The Alliance for Biking & Walking 2016 Report

This biannual benchmarking publication is information-packed and easy-to-use

Excited bicycling advocates pose for a group photo.

Alliance members at a 2014 leadership retreat. — Image from the Alliance for Biking & Walking

Every two years, the Alliance for Biking & Walking, a coalition of more than 200 organizations working to improve conditions for bicyclists and pedestrians, publishes a collection and analysis of data about bicycling and walkability trends in the United States.

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The data in the 2016 Bicycling & Walking in the United States Benchmarking Report can be used to advance walk-bike efforts throughout the nation.

The report contains details specific to older adults (see below) and other demographic groups. In addition, it contains severals useful graphs and charts, one of which can be seen on this page.

Cover of the Bicycling and Walking in the United States 2016 Benchmarking Report

Click on the cover image to download a PDF of the report.

THE STATS FOR SENIORS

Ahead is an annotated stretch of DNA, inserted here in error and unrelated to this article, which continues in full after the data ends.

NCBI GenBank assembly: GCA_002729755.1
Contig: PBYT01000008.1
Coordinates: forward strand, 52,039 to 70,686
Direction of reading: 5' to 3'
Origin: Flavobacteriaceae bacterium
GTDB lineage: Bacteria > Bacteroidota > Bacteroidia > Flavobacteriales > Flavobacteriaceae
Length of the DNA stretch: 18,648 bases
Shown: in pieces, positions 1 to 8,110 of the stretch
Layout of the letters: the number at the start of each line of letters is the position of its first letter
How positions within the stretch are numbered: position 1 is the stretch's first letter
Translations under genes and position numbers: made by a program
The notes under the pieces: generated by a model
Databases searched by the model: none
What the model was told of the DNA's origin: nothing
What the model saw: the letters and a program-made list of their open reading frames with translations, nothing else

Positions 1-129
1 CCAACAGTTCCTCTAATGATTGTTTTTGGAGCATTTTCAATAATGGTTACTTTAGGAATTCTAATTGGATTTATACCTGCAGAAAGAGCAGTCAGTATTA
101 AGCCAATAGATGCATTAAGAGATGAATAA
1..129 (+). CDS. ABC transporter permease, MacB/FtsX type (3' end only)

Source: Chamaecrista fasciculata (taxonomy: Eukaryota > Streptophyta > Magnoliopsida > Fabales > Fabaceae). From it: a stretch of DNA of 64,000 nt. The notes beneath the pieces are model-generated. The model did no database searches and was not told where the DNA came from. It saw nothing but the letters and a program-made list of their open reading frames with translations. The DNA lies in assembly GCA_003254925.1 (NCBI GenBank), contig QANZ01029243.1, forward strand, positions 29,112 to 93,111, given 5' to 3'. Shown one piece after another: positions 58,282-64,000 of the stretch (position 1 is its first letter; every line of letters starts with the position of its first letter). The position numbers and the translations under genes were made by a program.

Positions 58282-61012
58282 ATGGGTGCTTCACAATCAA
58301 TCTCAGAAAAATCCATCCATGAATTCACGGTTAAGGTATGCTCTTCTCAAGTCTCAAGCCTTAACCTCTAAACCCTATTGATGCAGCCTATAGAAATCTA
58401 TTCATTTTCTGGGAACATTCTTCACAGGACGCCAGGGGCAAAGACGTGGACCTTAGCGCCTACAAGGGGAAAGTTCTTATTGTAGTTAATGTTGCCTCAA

According to a 2014 report by the AARP Public Policy Institute, about four out of 10 U.S. adults age 50 and older feel that their neighborhood is not pedestrian-friendly.

However, that doesn't mean older adults don't want to get out and walk. A Pew Research Center survey from that same year asked people 65 and older to imagine living in "a community with large houses, spaced farther apart with schools, stores, and restaurants several miles away" or a "community with smaller houses, closer to each other with schools, stores and restaurants within walking distance." The walkable community got the vote of 58 percent of the respondents.

BIKE-WALK FRIENDLY DESIGN

Among the useful features of the report is the following visual (found on page 55) showing the types of "specialized" walk-bike infrastructure that makes streets friendly for nondrivers of all ages.

A page from the Alliance for Bicyling and Walking's 2016 Benchmaking Report showing specialized infrastructure design for bicylists and pedestrians

Page published February 2016


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